More examples of Pseudo-dieting:

  • Comparative eating (comparing and adjusting what you are eating by merit of what others are eating)
  • Drinking water or coffee when you’re hunger because your hunger can’t possibly be hunger could it?! (insert eye roll).
  • Performative eating (ie. eating “well” in front of others, and eating differently behind closed doors)
  • Eating vegan, vegetarian or gluten free purely for weight loss (not for political/ philosphical/ medical reasons)
  • Rigidity around food in the name of “health” or restricting your eating to certain windows of the day (aka intermittent fasting).

Every single one of these approaches has two things in common:

  1. They take an authoritarian approach to body. Dieting is inherently authoritarian. When you’re following one, you as an individual don’t have autonomy over your body. You favour the adherence to rules and restrictions (authority) as opposed to allowing yourself to respond to your innate body cues, personal preferences, desires and wants (autonomy).
  2. There is an undercurrent of morality. If and when you don’t adhere to the rules and restrictions you feel guilt (possibly shame). And this is where it gets really tricky. Because when guilt and shame join the party we know self-criticism beat them there. And self-criticism is inversely related with self-efficacy (our belief in our capability to be successful). So it’s a slippery slope to feeling pretty awful about yourself. And all this stress (called allostatic load by researchers) is actually more detrimental to our actual health than simply eating the foods you’re stressing about. So yeah, #cleaneating it’s not really helping us, is it?

So, you want to ditch the diets (for real). What can you do?

Notice. Notice the undercurrents of Diet Mentality that are everywhere – even the sneaky ones. The “it’s a lifestyle” marketing catch-alls and the promotion of diets as “not a diet.” Don’t be fooled…it’s a diet! And it’ll likely lead you the same place all the other diets did. Because 95% of diets fail in the long term (read: within 5 years the majority of participants have regained the weight, often and then some).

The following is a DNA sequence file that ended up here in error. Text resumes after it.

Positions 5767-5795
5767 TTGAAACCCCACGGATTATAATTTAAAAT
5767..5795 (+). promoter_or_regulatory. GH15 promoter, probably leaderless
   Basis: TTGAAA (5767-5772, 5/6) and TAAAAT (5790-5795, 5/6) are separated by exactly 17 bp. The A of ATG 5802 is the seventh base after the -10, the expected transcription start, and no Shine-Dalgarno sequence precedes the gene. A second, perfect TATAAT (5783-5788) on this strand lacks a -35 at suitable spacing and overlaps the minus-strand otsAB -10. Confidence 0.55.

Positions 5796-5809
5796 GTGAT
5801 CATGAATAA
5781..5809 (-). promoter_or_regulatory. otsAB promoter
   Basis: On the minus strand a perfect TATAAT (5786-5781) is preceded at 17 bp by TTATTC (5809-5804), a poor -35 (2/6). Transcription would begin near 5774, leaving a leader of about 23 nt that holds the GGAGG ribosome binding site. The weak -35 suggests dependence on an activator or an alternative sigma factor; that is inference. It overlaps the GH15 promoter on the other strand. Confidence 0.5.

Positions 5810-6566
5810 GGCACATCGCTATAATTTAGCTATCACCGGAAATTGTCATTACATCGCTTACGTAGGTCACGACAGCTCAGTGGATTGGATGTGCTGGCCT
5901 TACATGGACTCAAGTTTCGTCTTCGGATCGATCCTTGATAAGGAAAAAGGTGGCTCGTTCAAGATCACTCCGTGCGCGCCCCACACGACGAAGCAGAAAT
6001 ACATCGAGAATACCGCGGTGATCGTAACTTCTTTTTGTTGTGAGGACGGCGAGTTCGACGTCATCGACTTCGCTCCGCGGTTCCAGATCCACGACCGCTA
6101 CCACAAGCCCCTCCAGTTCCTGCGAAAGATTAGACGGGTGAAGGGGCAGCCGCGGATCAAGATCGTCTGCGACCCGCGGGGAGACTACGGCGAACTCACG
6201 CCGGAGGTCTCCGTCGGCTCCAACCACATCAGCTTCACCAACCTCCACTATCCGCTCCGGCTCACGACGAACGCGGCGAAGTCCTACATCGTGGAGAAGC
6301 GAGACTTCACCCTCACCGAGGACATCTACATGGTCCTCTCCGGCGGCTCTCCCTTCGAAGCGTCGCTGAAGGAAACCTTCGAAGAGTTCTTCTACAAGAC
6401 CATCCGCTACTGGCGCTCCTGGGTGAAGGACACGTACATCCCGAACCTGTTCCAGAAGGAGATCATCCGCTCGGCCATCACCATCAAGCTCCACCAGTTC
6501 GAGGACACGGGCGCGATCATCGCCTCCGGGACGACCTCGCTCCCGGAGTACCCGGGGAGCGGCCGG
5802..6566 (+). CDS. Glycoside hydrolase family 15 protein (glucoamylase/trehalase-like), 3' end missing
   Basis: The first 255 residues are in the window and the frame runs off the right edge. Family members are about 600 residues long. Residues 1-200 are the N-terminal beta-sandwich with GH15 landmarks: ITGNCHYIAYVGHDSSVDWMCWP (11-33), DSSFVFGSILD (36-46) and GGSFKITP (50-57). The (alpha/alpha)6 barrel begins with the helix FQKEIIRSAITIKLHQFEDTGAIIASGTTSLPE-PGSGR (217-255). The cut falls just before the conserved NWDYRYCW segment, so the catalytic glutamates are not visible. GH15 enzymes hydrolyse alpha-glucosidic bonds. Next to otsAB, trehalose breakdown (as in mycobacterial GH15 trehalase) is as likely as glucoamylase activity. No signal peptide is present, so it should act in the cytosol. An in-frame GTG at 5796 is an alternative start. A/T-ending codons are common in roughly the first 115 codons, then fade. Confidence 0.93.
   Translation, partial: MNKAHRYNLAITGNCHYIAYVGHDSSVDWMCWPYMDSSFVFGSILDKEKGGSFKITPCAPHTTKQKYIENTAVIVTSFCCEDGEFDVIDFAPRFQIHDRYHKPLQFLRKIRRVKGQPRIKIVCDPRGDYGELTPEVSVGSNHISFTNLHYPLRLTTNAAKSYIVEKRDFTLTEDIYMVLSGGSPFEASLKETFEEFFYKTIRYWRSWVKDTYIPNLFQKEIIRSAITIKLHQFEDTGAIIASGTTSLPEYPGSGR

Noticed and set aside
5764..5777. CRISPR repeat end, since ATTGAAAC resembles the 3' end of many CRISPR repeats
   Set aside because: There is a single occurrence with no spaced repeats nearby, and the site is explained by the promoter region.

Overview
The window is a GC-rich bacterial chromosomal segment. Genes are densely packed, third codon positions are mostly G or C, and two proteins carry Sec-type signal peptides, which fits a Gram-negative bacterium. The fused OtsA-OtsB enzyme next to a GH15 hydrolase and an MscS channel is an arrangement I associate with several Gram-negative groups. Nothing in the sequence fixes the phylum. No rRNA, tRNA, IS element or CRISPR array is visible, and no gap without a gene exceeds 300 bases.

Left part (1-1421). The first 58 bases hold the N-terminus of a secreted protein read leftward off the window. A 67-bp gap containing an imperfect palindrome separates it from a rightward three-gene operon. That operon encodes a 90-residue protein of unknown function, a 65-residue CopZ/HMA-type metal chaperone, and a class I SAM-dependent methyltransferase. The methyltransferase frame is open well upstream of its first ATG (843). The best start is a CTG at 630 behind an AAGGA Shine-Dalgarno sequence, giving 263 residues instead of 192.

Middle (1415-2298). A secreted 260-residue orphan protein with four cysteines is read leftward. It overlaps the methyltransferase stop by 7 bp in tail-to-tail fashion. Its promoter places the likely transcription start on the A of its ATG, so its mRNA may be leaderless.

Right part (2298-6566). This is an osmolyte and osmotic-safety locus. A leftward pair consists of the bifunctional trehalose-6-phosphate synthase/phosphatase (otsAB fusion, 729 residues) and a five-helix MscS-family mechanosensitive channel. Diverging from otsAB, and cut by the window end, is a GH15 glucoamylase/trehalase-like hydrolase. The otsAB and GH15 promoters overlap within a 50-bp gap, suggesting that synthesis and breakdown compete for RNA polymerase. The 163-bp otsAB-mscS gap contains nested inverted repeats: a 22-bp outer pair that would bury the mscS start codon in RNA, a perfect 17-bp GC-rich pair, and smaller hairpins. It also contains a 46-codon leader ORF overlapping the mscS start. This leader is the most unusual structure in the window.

But this doesn’t mean you can’t focus on nourishing your body free from diet. With the intention of feeling truly healthy and well. Eating to have the energy and vitality you need and want to do the things you want to do with your (awesome) body. In the framework of Intuitive Eating we call this Gentle Nutrition and it’s all about body-food congruence.

What is body-food congruence?

It’s the mindful act of noticing how foods make your body feel. You know those foods you eat sometimes and think, ugh, I don’t feel very good. Yeah, we all have them. As long as your “ugh, I don’t feel vergy good” isn’t from the pit of guilt and despair from failing on your “diet,” that’s your body giving you relaly important data! This is the data we want to pay attention to (not the arbitarry rules estabilished by deit!

As you explore eating with this lens, ask yourself these questions:

  1. How does eating this way (or specific food) make my body feel? Is that how I want to feel?
  2. If I eliminate this specific food (that doesn’t make me feel well), could I eat this way for the rest of my life? What about at celebrations? Or gatherings? Will I feel restricted? What’s the cost/ benefit?
  3. How can I create healthy boundaries with this food, without it feeling like a restrictive rule (aka diet)?
  4. Does this approach to food feel good (in my body)?
  5. Do I feel happy and fulfilled eating this way?
  6. Do I want to eat this way?

Get curious. Remember that the notion that your body is wrong if it’s larger or “different” than the aesthetic culturally favoured norm is a broken paradigm. A paradigm that is reinforced by a multi-billion dollar industry. An industry you can choose to support or not. It’s only as we enact our right to choose that we can powerfully affect change (for ourselves and the greater good).

The bottom line:

You’re awesome. Ditch the (pseudo) diets and listen, honour and challenge your awesome body. Feel awesome in the skin you’re in by eating foods that feel good and inspire you, moving in ways that work for you and bring you joy and remembering that there is more to your health than that of your physical being. Take care of your mental and spiritual health as well. Take care of you – all of you!